Abbas Kazerooni, The Boy with Two Lives, Allen & Unwin, Sept 2015, 256pp., $15.99 (pbk), ISBN: 9781743314838
Wow! On so many levels – just wow! Rarely does a book render me speechless but this second book from Iranian refugee Abbas Kazerooni has managed exactly that.
Tears, anger, frustration, relief, horror, pride, delight and disgust – emotions described within, but also felt by the reader on experiencing this beautifully written story of hardship, struggle and determination.
The Boy With Two Lives is a memoir, and reflects Abbas’ life in England from ages ten through thirteen. This is the time in which his visa (but not his life) is sponsored by his moody and violet cousin, he attends boarding school but is rarely collected for weekends and holiday breaks, and he constantly struggles to keep the secret of his refugee status and all that entails, hidden from his friends. Abbas endures life at its hardest – loss of a loved one, responsibility for his own safety, injury, bullying, illegal work under horrific conditions, but worst of all an unshakeable loneliness due to his secret life and physical separation from his parents. Abbas struggles, with the weight of the world on his shoulders, pushes himself to keep going, and is forced to struggle some more. Over and over and over, past the point when most of us would have given up. Underpinning it all, though, is an incredibly sturdy resolve and undying will to succeed, in spite of what life has thrown at him. Despite disgusting treatment from people who should have cared, and mounting evidence that life is against him, Abbas wants to learn, to improve his school grades, to make his mother proud and to be a good person.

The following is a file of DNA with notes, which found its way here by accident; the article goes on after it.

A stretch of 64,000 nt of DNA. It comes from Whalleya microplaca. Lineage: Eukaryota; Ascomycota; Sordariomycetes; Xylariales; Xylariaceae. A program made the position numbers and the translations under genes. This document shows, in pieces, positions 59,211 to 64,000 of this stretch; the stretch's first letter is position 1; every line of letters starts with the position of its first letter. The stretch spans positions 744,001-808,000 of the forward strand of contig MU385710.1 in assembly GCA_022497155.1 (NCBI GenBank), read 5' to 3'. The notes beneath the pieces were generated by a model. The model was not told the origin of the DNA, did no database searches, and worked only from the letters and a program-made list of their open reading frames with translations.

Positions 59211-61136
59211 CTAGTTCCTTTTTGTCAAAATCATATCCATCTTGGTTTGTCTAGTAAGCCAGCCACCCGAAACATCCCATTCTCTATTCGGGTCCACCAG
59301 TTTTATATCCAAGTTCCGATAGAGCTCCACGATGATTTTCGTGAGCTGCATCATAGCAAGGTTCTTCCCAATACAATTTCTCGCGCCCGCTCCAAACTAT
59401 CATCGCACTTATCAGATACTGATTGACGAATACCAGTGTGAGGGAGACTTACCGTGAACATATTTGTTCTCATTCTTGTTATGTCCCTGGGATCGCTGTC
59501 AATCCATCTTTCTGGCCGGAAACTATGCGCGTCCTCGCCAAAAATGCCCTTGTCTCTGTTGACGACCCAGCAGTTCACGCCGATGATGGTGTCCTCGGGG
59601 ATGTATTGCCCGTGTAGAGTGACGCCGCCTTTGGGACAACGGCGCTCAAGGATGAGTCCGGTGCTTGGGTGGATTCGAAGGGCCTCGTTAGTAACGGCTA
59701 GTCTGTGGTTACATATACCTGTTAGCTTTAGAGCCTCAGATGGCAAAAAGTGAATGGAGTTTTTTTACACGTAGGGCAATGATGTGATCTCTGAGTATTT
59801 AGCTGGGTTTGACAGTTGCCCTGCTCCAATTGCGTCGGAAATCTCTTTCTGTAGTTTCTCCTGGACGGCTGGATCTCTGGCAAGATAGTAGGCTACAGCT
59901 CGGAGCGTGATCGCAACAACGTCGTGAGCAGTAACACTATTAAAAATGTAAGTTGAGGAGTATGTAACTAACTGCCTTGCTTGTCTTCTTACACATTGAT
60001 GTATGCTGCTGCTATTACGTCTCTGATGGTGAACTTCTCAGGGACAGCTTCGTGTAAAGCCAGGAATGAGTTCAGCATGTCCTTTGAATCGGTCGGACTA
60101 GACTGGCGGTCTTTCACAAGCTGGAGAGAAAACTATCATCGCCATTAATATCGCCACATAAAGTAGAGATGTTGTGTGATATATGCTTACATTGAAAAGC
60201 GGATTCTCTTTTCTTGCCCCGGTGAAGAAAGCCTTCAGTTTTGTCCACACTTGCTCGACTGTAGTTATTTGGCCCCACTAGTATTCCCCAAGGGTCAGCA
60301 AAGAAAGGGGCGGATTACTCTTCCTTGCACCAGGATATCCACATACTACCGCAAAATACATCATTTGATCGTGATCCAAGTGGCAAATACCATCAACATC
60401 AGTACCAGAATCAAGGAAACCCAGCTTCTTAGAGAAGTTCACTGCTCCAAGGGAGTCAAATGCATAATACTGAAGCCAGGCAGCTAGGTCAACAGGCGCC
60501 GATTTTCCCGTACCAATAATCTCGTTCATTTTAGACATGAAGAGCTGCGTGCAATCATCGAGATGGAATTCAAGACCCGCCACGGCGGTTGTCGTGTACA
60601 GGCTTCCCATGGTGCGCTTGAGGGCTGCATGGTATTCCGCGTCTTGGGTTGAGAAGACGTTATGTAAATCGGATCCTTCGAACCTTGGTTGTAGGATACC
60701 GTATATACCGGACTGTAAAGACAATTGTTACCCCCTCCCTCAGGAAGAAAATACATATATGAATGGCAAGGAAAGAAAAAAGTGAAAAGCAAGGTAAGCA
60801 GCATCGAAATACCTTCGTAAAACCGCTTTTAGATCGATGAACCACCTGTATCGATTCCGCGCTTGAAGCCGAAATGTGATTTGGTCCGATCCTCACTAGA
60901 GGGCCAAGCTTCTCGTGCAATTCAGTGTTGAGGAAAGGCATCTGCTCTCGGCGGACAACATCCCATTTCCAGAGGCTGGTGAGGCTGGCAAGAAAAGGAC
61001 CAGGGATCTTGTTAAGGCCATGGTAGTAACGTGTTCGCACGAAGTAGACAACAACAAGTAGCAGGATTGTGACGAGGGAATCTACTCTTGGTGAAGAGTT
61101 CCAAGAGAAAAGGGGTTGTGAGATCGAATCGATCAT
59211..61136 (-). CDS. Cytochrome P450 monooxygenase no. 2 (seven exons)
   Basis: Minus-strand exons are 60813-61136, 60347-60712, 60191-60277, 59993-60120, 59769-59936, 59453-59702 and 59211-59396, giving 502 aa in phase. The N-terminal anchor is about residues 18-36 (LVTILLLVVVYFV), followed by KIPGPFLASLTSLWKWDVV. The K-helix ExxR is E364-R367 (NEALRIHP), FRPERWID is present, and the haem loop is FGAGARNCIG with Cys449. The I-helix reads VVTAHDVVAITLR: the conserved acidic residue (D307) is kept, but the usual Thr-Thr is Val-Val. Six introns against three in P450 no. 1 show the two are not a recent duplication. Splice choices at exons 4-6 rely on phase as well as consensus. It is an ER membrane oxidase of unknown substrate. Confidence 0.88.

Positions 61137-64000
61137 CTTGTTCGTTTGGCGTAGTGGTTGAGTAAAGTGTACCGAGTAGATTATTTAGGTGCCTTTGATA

A deeply moving and saddening story, Abbas writes cleanly and descriptively about his experiences. Despite the difficult subject matter, this book is suitable for upper primary/secondary readers. There is very little by way of foul language, gory detail or overstated horror. The story is told, it seems, by the child and through a child’s eyes. Readers will be challenged by this story – emotionally and psychologically, and question the very nature of society. Could I have endured what he did? How could this happen? Where were the adults he should have been able to rely on? These questions and more rise through the narrative. But, heartbreakingly, the authenticity of this story is never in question. And therein lies the genius.
Reviewed by Katie Bingham